Shetland Black Potatoes
Inventory, lb : 0
Shetland Black potatoes are small to medium in size and are oval to kidney-shaped. The skin is thick and uneven and is a mixture of dark purple and deep blue hues. The skin is also semi-smooth and is covered in light brown, small bumps and spots with a few medium-set eyes. The flesh is creamy white to yellow with a small ring of purple speckled around the edge. Black Shetland potatoes, like other heritage varieties, have a light, floury texture and contain a subtle earthiness mixed with a sweet, buttery flavor when cooked. The plant produces small amounts of tubers and has dark green foliage and purple-white flowers.
Shetland Black potatoes are available in the summer through early fall.
Shetland Black potatoes, botanically classified as Solanum tuberosum ‘Shetland Black’, are a part of the Slow Food’s United Kingdom Ark of Taste, which highlights nearly forgotten or endangered fruit and vegetable species. They are an extremely rare variety that is only found in small quantities and are not commercially cultivated as they are not high yielding and have an unbalanced, unusual shape which is not favored today in the mass market.
Shetland Black potatoes contain potassium and anthocyanins, which are natural antioxidants important to overall dietary health.
Shetland Black potatoes are best suited for cooked applications such as sautéing, boiling, and roasting. The most popular method is frying to create a chip or crisp. The purple ring in the flesh and dark hues of the skin will not survive the cooking process and transforms into a dull grey-brown color. It has been recommended that Shetland Black potatoes are best when cooked with skin on to preserve its light and floury texture. The skin is thicker than other potato varieties, so many chefs often choose to remove the skin after specific cooking applications to avoid its chewy nature. Shetland Black potatoes absorb flavors from sauces and gravies and pair well with meats such as smoked mackerel or cider pork chops. Shetland Black potatoes will keep well if stored in a cool and dry place.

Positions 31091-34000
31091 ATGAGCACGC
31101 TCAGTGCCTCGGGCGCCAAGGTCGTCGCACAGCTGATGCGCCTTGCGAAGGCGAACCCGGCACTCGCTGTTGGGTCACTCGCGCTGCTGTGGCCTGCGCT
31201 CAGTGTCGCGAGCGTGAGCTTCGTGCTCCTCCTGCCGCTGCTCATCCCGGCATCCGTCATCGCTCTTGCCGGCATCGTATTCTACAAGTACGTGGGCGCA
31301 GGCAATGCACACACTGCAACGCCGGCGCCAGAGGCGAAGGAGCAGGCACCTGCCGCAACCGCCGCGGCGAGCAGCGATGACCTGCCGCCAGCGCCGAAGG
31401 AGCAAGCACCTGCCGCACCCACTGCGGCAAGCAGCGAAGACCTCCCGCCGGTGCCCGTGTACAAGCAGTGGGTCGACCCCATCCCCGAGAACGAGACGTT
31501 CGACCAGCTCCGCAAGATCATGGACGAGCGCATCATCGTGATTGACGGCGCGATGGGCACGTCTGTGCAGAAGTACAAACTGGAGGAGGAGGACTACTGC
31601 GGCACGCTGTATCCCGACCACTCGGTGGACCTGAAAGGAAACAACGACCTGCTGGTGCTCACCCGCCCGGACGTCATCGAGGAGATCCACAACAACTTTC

Shetland Black potatoes are only found in small quantities in the United Kingdom and the Shetland Isles. Through efforts from national food organizations, there is a movement to retain the heritage of this specific variety and encourage its use in recipes as a specialty potato though it will not be utilized in commercial production.
Shetland Black potatoes are believed to have originated in the Shetland Isles. It is relatively unknown when they were actually discovered, but Shetland Black potatoes were thought to have been added to the national collection in 1923. Today Shetland Black potatoes can be found at limited markets in the United Kingdom and on the Shetland Isles.
Recipes that include Shetland Black Potatoes. One is easiest, three is harder.
|Elizabeth's Kitchen||Roasted Shetland Black Potatoes with Sea Salt and Rosemary|